Metatomix Semantic Platform
Metatomix’s Semantic Platform allows to map a relational database with an ontology and output the relational data as RDF. The mapping is done through a graphical eclipse plugin. Other structured sources can map to the same ontology allowing data integration under the same ontology.
RDBtoOnto is an automatic tool that generates a populated ontology in RDFS/OWL from a relational database, acting as a ETL tool. This automated tool also provides a user interface that allows specific configurations.
SquirrelRDF is a tool that allows to relational databases to be queried using SPARQL. This tool takes a simplistic approach by not performing any complex model mapping like D2RQ
Triplify is a lightweight plug-in that exposes relational database data as RDF and Linked Data on the Web. There is no SPARQL support. The desired data to be exposed is defined in a series of SQL queries. Triplify is written only in PHP but has been adapted to several popular web applications (WordPress, Joomla, osCommerce, etc)
ODEMapster is a plugin for the NeOn toolkit, which provides a GUI to manage mappings between the relational database and RDFS/OWL ontologies. The mappings are expressed in the R2O language.
Oracle Database 11g supports RDF, RDFS and OWL data management as a native triple store. It is also integrates relational database with other RDF data and is able to combine SQL queries of relational data with RDF graphs and ontologies stored together. It also provides support to Jena.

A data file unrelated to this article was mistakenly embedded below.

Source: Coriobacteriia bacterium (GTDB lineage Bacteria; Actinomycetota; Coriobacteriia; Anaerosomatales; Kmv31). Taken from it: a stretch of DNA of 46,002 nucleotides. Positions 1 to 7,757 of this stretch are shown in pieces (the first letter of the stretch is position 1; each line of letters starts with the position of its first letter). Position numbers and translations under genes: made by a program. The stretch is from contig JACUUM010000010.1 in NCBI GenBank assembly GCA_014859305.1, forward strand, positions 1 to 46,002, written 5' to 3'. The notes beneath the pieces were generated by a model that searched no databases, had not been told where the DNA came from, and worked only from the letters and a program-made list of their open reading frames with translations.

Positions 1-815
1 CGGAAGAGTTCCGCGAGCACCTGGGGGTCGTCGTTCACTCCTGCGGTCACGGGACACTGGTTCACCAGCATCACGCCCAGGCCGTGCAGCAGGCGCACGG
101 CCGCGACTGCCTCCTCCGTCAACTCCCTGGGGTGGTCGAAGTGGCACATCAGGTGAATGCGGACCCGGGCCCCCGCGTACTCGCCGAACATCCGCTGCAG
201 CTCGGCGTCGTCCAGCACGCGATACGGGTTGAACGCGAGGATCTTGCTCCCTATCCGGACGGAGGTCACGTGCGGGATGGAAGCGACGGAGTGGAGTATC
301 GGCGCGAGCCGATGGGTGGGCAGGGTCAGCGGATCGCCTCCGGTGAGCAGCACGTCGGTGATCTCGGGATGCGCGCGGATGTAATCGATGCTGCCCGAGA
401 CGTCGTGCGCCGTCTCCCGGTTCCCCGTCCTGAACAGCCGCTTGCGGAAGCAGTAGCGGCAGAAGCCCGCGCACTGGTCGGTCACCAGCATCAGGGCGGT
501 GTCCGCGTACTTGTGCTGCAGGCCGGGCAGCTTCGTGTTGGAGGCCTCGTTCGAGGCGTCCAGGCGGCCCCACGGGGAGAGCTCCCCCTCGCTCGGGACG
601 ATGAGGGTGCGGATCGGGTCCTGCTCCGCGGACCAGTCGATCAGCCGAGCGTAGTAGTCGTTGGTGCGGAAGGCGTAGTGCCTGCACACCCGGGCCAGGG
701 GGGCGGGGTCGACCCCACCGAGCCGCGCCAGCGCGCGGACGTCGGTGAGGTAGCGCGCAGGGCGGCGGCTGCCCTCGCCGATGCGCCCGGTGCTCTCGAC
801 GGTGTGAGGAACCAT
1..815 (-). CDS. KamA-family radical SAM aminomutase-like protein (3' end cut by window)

Ultrawrap is an automatic tool that automatically exposes relational databases as RDF and allows them to be queried using SPARQL. An OWL ontology is generated and then it can be mapped to a domain OWL ontology through a GUI. This tool makes maximal re-use of existing commercial SQL infrastructure by letting the SQL optimizer do the SPARQL query execution. This tool will be released in summer 2010.
Virtuoso RDF Views maps relational data into RDF and allows SPARQL queries to be executed over the relational database and at the same time with a local RDF store, enabling integration of relational and RDF data.
Future of RDB2RDF
Depending on the use case, RDB2RDF is either the end or the means to an end. If you are interested in getting your relational database on the Semantic Web as Linked Data, then you can use existing RDB2RDF tools that will get you to that goal very quickly. However, if your goal is data integration, RDB2RDF is a means to the end, in other words, you can achieve data integration after your data is in RDF. RDB2RDF will get you there.
RDB2RDF has a very exciting future in the short term. The W3C’s RDB2RDF Working Group recently published a Use Case and Requirements document. The next step is to start working on a standarized mapping language. One of the interesting challenges in the long term is to see the adoption of this standard by the major database vendors.
Disclaimer: The views of this blog post reflect only the author’s view and do not reflect the views of the W3C RDB2RDF Working Group.